And, it probably goes without saying: the Winchester house is far from a “typical” haunted house. Its history was bizarre from the beginning.

Looking at the photo, above… all I needed to see were the old portrait and the doll. Those are two typical signals that the room is likely to have anomalies.

(I’m assuming that doll is composition and was actually in the room when it was opened. Several “haunted” sites have added dolls as props, to seem creepier. Know your doll history, so you’ll spot dolls that don’t fit the time period.)

With or without the “new room,” the Winchester Mystery House is one of America’s most enduring – and important – haunts.

For years, psychics and mediums have been sure that some of the house’s most haunted rooms were still hidden, or at least sealed. That’s confirmed by a room like this.

The Winchester Mystery House also provided evidence supporting the idea that ghostly activity – particularly poltergeists – seem to correlate with the presence of water. I think Colin Wilson was one of the first to mention that.

For about 10 years, when I heard a poltergeist report, I asked about the proximity to water. In over 95% of credible reports, water was within three feet of the activity: bars, kitchens, or bathrooms. Usually, the distance was closer to one foot.

The alternative was unexplained water that appeared on surfaces, immediately following the activity. That’s been reported at the Winchester house, as well.

Here’s a 10-minute video about the Winchester Mystery House, filmed by the “Weird US” guys.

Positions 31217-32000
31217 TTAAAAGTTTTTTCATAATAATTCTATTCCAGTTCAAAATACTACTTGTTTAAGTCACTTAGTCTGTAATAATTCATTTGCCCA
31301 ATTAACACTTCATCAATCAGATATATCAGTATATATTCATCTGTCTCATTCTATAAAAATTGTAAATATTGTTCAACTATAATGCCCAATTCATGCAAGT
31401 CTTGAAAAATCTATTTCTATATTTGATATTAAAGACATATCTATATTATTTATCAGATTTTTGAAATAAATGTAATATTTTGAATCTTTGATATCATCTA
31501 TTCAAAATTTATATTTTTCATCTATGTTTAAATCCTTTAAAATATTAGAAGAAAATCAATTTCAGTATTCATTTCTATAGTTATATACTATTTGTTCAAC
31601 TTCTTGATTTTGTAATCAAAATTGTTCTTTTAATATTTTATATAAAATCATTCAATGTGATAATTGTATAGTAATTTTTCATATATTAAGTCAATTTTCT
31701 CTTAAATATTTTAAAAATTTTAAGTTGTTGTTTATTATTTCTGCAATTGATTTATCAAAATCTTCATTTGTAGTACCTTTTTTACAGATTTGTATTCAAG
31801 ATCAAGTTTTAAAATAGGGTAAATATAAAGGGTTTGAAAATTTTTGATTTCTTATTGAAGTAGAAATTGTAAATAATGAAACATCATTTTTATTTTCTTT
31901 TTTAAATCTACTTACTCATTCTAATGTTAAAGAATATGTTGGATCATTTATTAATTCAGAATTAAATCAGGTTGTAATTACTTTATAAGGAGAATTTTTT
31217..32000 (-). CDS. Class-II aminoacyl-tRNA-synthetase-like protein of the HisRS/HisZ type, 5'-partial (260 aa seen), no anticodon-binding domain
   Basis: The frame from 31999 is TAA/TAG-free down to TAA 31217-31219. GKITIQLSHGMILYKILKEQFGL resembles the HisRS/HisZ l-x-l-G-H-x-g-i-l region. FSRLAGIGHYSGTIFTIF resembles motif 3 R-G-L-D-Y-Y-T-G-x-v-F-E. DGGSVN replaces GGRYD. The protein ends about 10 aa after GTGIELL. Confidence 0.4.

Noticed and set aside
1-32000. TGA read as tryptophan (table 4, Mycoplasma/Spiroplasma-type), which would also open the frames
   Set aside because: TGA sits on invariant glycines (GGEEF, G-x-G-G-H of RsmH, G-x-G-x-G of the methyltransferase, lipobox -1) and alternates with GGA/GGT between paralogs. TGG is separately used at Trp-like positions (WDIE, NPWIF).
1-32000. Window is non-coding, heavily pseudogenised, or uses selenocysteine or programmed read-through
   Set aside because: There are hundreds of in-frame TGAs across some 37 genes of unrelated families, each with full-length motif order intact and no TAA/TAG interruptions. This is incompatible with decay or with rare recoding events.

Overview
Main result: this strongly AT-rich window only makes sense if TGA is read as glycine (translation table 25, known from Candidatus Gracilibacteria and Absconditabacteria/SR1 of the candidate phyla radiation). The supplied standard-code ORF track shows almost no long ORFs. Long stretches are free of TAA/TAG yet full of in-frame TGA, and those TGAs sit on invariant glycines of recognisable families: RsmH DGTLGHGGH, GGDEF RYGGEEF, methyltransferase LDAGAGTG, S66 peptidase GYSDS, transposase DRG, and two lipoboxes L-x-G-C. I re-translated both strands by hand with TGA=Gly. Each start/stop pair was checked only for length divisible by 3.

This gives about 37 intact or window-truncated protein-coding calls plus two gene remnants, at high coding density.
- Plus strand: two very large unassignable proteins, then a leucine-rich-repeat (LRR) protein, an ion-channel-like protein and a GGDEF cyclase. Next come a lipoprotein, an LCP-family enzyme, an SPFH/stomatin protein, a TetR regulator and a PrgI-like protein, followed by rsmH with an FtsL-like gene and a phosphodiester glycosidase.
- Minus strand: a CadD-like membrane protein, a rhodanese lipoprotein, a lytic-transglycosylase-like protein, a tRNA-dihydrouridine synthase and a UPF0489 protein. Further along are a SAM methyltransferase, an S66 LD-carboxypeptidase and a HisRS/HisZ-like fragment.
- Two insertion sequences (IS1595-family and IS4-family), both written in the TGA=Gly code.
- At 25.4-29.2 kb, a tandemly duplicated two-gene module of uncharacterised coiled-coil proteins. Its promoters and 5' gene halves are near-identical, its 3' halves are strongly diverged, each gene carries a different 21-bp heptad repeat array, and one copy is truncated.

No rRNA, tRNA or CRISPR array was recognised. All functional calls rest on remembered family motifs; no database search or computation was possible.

If you’re interested in the history of the Winchester house, I recommend the half-hour documentary narrated by actress Lilian Gish, Mrs. Winchester’s House. That 1963 film is very stylish and captures the eerie mood of the site.

I’m thousands of miles from the Winchester Mystery House, so – for now – I’m unlikely to investigate at the house. (I’m finding a lot of great, weird information in books, old newspapers, and others’ articles.)

If you visit the house and can report on the activity around the new attic-related display, let me know in comments, below.

Titanic Exhibits… Haunted or Not?

underwater diverSometimes, I’m more convinced by retracted “ghost stories” than those that get lots of publicity.

Here’s an example:

I was searching for fresh news reports about ghosts.  I use special software to filter out the stories that won’t interest me.  Then, I click on those that look interesting.

The following is a screenshot of one story that caught my interest.

HauntedTitanicExhibit

However, when I clicked to read the article… it had already been removed from the WOOD-TV website.

That’s not entirely weird.  After all, it looks like the story was from 2012.

On the other hand, I’m still not sure why it showed up on my feed of recent news stories. (Cue the Twilight Zone music…?)

Generally, when I see something that looks like a publicity stunt — a news reporter “locked in,” Ghost Adventures’ style — I sigh in exasperation.  Really, guys, that’s become a cliche.  Zak and his friends can do “locked in” investigations far better than amateurs.

What made this story different is that it’s the Titanic. 

Of course the artifacts from it could have eerie energy.  I’d be more surprised if this kind of exhibit wasn’t haunted.

Though this news story is old, my point is still current:

If you’re looking for creepy, haunted places to investigate, sometimes it’s better to look for reports that vanish almost as completely as the ghosts do.

Stories (and commercial sites) that shout “Look at me! Look at me!” are less likely to be the real deal.

It doesn’t take the Haunted Collector to spot a show or exhibit that could be truly haunted, and worth visiting.  In fact, if you can get to a display like this one, I recommend (discreetly) carrying an EVP recorder in your pocket, to pick up any odd messages you might hear while in the gallery or exhibit.

If you’re intrigued by the idea of a haunted Titanic exhibit, you’ll have lots of choices.  Check the Titanic Exhibitions list to find a site near you. (Personally, the Luxor would be my first choice.  That place is pretty creepy to begin with, with its massive Egyptian statues.)